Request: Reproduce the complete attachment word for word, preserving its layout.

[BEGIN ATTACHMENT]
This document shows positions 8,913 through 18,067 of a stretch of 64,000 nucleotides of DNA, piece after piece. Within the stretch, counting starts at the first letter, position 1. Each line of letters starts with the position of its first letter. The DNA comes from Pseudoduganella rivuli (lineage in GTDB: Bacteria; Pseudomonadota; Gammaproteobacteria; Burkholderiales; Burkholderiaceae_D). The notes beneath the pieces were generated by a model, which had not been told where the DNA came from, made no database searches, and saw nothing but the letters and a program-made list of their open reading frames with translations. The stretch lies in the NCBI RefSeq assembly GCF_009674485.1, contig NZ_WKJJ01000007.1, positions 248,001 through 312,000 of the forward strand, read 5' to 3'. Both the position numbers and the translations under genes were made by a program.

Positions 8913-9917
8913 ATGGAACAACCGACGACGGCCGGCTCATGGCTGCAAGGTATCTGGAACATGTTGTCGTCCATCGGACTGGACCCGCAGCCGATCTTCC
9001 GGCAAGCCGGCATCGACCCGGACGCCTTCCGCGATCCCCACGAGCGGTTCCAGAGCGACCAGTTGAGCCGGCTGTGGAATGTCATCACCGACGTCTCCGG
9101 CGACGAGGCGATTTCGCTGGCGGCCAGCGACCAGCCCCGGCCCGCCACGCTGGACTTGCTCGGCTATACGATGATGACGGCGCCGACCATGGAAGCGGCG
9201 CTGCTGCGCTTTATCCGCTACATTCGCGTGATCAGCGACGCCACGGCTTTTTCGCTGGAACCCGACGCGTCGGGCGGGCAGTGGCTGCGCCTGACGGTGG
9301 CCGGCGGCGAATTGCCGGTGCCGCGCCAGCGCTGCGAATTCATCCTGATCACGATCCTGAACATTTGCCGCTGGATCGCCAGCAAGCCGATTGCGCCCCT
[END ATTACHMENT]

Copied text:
This document shows positions 8,913 through 18,067 of a stretch of 64,000 nucleotides of DNA, piece after piece. Within the stretch, counting starts at the first letter, position 1. Each line of letters starts with the position of its first letter. The DNA comes from Pseudoduganella rivuli (lineage in GTDB: Bacteria; Pseudomonadota; Gammaproteobacteria; Burkholderiales; Burkholderiaceae_D). The notes beneath the pieces were generated by a model, which had not been told where the DNA came from, made no database searches, and saw nothing but the letters and a program-made list of their open reading frames with translations. The stretch lies in the NCBI RefSeq assembly GCF_009674485.1, contig NZ_WKJJ01000007.1, positions 248,001 through 312,000 of the forward strand, read 5' to 3'. Both the position numbers and the translations under genes were made by a program.

Positions 8913-9917
8913 ATGGAACAACCGACGACGGCCGGCTCATGGCTGCAAGGTATCTGGAACATGTTGTCGTCCATCGGACTGGACCCGCAGCCGATCTTCC
9001 GGCAAGCCGGCATCGACCCGGACGCCTTCCGCGATCCCCACGAGCGGTTCCAGAGCGACCAGTTGAGCCGGCTGTGGAATGTCATCACCGACGTCTCCGG
9101 CGACGAGGCGATTTCGCTGGCGGCCAGCGACCAGCCCCGGCCCGCCACGCTGGACTTGCTCGGCTATACGATGATGACGGCGCCGACCATGGAAGCGGCG
9201 CTGCTGCGCTTTATCCGCTACATTCGCGTGATCAGCGACGCCACGGCTTTTTCGCTGGAACCCGACGCGTCGGGCGGGCAGTGGCTGCGCCTGACGGTGG
9301 CCGGCGGCGAATTGCCGGTGCCGCGCCAGCGCTGCGAATTCATCCTGATCACGATCCTGAACATTTGCCGCTGGATCGCCAGCAAGCCGATTGCGCCCCT